In draft guidance issued Monday, the US Food and Drug Administration (FDA) offered new recommendations to aid in the development of dried plasma products for blood transfusions.
The recommendations are intended to help increase the availability of and access to dried plasma, with policy clarifications ranging from optimal sources of input plasma to submissions for devices used to manufacturer these products. Considerations for manufacturing and product quality as well as packaging and reconstitution are provided in the 6-page draft guidance also.
Potential benefits of dried plasma as a substitute for transfusions emerged during World War II.
“Further development and use of dried plasma was generally discontinued in the US in large part because of infectious disease transmission risks,” FDA noted. “As mitigation of infectious disease transmission risks improved, including improved testing methods and pathogen reduction technologies, interest in the development of dried plasma products reemerged.”
In July, FDA granted
an emergency use authorization to the US Department of Defense (DoD) to use freeze-dried plasma for hemorrhage or coagulopathy treatments among military personnel during emergencies involving military combat agents such as firearms. The move came after the January launch
of an FDA-DoD joint program for the efficient development of these products.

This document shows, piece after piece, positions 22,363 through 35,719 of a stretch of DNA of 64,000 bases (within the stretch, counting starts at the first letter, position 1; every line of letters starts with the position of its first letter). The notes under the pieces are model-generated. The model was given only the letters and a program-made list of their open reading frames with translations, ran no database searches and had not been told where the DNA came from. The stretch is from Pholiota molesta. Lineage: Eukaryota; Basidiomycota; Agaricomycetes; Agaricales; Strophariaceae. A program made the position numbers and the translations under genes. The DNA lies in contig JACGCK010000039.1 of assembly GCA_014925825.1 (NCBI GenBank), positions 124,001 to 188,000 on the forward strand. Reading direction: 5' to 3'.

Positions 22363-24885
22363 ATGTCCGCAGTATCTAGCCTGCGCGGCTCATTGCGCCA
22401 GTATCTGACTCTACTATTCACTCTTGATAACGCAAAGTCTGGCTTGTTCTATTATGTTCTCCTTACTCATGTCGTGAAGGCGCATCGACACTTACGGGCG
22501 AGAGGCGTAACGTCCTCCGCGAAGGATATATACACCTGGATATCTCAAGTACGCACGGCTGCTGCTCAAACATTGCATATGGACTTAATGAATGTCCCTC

Dried plasma products should be obtained from either a licensed single donor or pools of donations intended for transfusion, according to the draft guidance. Manufacturers using pooled donations should consider mitigation measures beyond those in the testing requirements for transfusion-transmitted infections. Quality considerations cover the areas of design, validation, documentation, characterization studies, stability testing and sterility requirements. Indication(s) for use and degree of clinical experience will dictate the needed clinical studies for approval.
Manufacturers should consider “a packaging kit that includes all the materials needed for reconstitution, including the appropriate volume of diluent, as well as specific instructions for use” as this approach to product distribution is “likely to enhance safety by minimizing errors upon reconstitution and to ensure rapid time-to-transfusion,” according to the draft guidance.
FDA anticipates devices intended for manufacturing dried plasma products will generally be subject to premarket approval requirements as class III. As part of the device for which approval is sought, applicants should include the non-standard equipment needed for processing the dried plasma product at blood establishments, validation, product characterization data and the category of input plasma unique to the device. All other considerations in the draft guidance are also relevant to the development of these devices and device outputs, the agency said.
Considerations for the Development of Dried Plasma Products Intended for Transfusion: Draft Guidance for Industry